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Class Certifications In Wage And Hour Cases

Rules regarding class certification can sometimes seem obscure and obtuse. These rules can have a considerable impact on multi-million dollar litigation, however. Due to the high cost and long period needed to defend against a class-action lawsuit, these cases are often won and lost at the class certification stage with defendants trying to settle cases quickly if they lose the battle to decertify a class.

HR Insights: Pay Secrecy And How It Affects Employee Morale

There are many reasons why an employer may want to prevent employees from discussing their wages, salaries, bonuses, or other compensation. Pay disparities - even if based on differences in experience, training, or pay - can disrupt the working environment and lead to unhappy employees. Such discussions may lead to an increase in the number of employees demanding raises and seeking new positions if not granted. In the worst-case scenario, the information can lead to discrimination lawsuits with the high legal fees and detrimental reputation damage that such lawsuits cause.

NJ Wage Theft Act Updates Include Protections For Workers And Steep Damages For Businesses

Employment-related legislation continues to be a hot topic around the country.  A number of state legislators have passed aggressive laws aimed at impacting employer-employee relationships.  One of the most unique and far-reaching of these laws was just signed into law in the State of New Jersey.  On August 16, 2019, the New Jersey Wage Theft Act became law.

Medical Marijuana And Workers' Compensation- States and Federal Laws Still Not Seeing Eye-To-Eye

Medical marijuana is still a controversial subject in the field of employment, even as it becomes less controversial generally. Thirty-three states now provide for legal medical marijuana. Many of those states legalized medical marijuana after the success of ballot measures in statewide elections. At the same time, the drug remains a controlled substance at the federal level and the Controlled Substances Act states that marijuana has no commonly accepted medical usage.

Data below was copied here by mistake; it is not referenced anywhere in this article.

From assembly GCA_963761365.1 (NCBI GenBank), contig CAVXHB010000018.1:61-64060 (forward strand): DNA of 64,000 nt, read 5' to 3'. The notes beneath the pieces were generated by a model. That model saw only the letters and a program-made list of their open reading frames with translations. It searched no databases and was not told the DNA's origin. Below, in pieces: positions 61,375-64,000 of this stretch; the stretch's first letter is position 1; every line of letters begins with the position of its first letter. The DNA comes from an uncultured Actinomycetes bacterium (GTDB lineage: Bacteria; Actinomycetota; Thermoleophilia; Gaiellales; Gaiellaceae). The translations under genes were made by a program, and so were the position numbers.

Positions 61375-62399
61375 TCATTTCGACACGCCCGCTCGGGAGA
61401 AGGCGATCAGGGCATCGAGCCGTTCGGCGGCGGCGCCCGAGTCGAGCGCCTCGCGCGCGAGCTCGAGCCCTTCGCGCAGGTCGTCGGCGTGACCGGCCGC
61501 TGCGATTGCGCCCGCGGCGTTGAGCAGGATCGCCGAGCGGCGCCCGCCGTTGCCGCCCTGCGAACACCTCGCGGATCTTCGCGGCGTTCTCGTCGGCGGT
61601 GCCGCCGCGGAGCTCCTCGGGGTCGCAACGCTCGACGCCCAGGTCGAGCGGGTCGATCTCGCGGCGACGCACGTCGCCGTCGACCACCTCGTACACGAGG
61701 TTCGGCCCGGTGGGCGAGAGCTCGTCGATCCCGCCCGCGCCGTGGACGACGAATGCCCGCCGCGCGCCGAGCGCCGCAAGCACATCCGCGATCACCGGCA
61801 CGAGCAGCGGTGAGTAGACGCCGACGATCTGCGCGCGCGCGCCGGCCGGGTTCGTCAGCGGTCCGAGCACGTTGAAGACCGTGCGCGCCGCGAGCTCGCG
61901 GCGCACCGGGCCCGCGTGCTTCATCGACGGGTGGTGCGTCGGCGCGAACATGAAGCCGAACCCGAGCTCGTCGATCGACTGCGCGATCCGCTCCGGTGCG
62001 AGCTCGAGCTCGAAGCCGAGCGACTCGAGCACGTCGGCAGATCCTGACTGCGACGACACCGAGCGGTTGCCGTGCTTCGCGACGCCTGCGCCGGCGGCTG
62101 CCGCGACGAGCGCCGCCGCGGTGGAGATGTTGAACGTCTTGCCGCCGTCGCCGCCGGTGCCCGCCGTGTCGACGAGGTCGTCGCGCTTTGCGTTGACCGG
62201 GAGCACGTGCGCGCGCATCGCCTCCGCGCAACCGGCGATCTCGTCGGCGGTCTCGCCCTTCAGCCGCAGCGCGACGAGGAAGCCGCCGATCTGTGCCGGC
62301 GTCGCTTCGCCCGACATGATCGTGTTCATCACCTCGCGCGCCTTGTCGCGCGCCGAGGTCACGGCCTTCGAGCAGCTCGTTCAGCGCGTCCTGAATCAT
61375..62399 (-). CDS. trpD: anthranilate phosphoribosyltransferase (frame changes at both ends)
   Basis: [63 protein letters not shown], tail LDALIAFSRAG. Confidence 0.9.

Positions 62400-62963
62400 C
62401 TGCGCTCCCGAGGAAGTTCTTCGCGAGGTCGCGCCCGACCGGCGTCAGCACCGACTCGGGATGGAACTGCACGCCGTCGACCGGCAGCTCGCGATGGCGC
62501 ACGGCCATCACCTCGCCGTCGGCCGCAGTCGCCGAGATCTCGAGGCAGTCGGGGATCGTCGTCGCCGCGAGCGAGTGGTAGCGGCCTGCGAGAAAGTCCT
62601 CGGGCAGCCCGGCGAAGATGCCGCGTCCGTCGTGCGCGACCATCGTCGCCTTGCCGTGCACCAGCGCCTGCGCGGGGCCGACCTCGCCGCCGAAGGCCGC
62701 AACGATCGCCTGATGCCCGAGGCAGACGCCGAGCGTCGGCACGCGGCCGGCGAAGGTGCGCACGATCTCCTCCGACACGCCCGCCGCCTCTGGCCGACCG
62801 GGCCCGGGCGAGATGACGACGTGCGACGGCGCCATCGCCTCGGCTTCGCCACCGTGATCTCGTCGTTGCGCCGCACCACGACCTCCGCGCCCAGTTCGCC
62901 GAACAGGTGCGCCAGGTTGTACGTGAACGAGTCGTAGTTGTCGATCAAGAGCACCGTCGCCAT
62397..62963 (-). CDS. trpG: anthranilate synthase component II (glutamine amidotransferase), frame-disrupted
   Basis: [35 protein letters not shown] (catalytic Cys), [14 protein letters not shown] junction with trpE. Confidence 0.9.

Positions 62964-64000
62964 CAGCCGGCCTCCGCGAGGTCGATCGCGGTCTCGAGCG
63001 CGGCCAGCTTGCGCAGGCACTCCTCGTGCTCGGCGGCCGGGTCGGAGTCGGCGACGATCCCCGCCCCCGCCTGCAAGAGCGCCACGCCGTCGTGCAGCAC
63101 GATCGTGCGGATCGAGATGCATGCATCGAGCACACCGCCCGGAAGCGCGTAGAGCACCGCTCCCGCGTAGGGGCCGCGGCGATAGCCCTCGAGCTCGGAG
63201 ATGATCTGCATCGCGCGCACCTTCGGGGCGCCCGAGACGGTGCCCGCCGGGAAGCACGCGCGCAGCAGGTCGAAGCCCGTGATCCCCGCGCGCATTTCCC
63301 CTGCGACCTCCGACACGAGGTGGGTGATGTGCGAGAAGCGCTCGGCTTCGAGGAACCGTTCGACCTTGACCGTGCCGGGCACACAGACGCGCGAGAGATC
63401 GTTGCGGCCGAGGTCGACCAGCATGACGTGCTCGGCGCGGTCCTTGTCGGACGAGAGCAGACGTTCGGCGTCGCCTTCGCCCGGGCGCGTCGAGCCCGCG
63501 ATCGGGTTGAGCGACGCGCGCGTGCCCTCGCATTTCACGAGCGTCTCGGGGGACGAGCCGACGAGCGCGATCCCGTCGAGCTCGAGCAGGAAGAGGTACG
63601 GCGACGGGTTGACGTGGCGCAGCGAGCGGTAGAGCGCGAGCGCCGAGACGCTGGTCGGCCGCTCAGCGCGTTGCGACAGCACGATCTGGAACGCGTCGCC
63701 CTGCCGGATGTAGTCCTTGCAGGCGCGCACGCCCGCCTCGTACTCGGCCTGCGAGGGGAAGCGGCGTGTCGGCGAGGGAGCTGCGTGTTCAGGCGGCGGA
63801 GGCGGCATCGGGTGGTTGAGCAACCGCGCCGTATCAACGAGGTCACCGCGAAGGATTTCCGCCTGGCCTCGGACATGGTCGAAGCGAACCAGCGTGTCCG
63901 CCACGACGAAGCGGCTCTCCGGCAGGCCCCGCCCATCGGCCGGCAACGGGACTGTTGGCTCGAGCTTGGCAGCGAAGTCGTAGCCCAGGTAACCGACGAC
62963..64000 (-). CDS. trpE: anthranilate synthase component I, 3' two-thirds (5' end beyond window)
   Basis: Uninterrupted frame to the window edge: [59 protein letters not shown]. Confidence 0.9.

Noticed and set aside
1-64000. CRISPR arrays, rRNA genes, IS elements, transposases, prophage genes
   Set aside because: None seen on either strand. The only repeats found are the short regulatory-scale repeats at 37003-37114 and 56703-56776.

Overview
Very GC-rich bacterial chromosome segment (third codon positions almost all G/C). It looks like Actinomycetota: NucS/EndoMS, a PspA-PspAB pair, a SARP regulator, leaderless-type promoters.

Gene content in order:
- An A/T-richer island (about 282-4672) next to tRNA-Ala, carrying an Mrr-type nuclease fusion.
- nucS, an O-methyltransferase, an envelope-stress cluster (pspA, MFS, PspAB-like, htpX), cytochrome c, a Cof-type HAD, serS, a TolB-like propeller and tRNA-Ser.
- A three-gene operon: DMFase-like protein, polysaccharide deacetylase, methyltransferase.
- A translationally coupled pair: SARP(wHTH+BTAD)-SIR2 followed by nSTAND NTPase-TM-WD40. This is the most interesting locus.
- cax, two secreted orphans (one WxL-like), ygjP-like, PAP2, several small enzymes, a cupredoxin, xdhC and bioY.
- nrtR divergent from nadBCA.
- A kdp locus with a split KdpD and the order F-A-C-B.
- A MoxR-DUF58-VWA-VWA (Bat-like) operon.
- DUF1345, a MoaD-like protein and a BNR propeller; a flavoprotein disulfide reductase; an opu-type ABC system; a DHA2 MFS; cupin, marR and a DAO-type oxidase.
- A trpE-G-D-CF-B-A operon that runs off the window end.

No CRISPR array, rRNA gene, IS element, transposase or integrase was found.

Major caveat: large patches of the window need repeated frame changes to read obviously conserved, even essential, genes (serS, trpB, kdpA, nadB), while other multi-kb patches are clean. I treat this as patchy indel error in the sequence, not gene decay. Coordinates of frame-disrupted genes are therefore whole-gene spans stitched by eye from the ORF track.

HR Insights: Banning Salary History From Hiring Practices

State governments have started to take strong action against what they view as unfair employment practices. Legislatures are passing new laws about hiring practices quite frequently over the last few years. These laws seek to create greater fairness in the hiring and salary negotiation process in order to overcome inequalities such as the gender pay gap and other issues.

NLRB Issues New Joint-Employer Final Rule

For the past several years, attempts at the federal and state level to clarify rules on joint employment situations have caused considerable heartburn and anxiety for employers. While several states and the Obama administration attempted to broaden the situations in which companies could be held liable for joint employers, other states and the Trump administration have pushed back and sought to protect many types of companies from being held accountable as joint employers.

Employer Update Class Action Litigation Involving the Fair Labor Standards Act

 

No employer wants to face a class action lawsuit. Defending a class action lawsuit is an extremely costly endeavor, one where the legal fees begin mounting very early in the process. Such lawsuits often take far longer than traditional litigation to reach a resolution. Cases can easily take five to ten years before the final trial begins. These two factors often force class action defendants into settlement early in the proceedings if they cannot win dismissal of the case at one of the preliminary proceedings.

The Delicate Balance And Risks In Non-Compete Clauses

Employment contracts are different from most other types of commercial contracts. A host of unique rules apply to employment contracts. At the end of the day, though, they are still contracts and must adhere to the basic rules of contracts, even if those rules are sometimes applied in different ways. This is particularly true when discussing non-compete clauses.

NJ Workers May Face New Clarification Standard After CA's AB-5

In the aftermath of California’s aggressive attempts to crack down on the “gig” economy, other states have moved as well, though often in different directions. While many states have moved to pass laws specifically designed to protect the status of “gig” workers, New Jersey is in the process of passing its own attempt to regulate these workers. Indeed, the proposed New Jersey legislation would go so far that it would classify almost all workers in the state as employees and make it incredibly difficult for someone to claim independent contractor status.

AB-5 Brings More Legal Battles For Gig Economy Businesses

There has been an ongoing fight over how to define employees for the past few decades.  As technology has re-shaped the workforce, this fight has gotten more intense.  State and federal governments have struggled to set clear lines dividing independent contractors from employees for a number of purposes, including taxation and the application of workplace benefits.  These benefits and taxes add on average 20% to 30% to the cost of hiring and paying a worker.